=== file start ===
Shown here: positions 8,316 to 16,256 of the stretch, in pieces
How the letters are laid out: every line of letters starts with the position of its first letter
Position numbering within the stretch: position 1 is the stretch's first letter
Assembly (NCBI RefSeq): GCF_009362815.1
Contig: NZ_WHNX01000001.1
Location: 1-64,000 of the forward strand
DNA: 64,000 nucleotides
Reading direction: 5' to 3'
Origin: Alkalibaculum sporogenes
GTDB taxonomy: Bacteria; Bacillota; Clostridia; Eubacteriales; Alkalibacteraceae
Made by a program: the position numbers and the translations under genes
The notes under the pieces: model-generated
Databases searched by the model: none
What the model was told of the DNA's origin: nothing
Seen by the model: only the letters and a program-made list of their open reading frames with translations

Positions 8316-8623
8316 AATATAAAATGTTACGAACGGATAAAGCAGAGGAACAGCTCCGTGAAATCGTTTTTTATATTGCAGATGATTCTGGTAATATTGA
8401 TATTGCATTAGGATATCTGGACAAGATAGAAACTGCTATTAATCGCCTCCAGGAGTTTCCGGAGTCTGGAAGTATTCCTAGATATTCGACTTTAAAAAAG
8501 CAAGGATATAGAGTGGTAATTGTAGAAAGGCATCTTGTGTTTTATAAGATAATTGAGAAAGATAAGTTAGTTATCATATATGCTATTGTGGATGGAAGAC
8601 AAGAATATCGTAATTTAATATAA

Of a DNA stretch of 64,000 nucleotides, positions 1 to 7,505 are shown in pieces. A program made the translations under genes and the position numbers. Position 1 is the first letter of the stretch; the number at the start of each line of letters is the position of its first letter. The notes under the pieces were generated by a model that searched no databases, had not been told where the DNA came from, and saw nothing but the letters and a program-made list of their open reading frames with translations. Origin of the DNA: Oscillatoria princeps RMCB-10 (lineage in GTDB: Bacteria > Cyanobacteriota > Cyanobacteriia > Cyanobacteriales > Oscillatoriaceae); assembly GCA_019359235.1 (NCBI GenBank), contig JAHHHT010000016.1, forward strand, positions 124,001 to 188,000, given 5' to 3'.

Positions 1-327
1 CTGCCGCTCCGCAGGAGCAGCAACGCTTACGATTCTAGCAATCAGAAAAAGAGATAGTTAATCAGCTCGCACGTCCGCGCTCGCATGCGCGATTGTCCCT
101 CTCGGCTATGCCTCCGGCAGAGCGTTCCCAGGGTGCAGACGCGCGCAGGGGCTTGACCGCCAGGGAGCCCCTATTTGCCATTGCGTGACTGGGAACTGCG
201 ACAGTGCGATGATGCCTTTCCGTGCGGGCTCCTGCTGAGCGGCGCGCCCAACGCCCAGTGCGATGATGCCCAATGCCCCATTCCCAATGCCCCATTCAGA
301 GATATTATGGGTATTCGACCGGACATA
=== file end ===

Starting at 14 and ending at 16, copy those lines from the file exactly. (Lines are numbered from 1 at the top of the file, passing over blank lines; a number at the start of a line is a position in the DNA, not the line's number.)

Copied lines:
What the model was told of the DNA's origin: nothing
Seen by the model: only the letters and a program-made list of their open reading frames with translations

Positions 8316-8623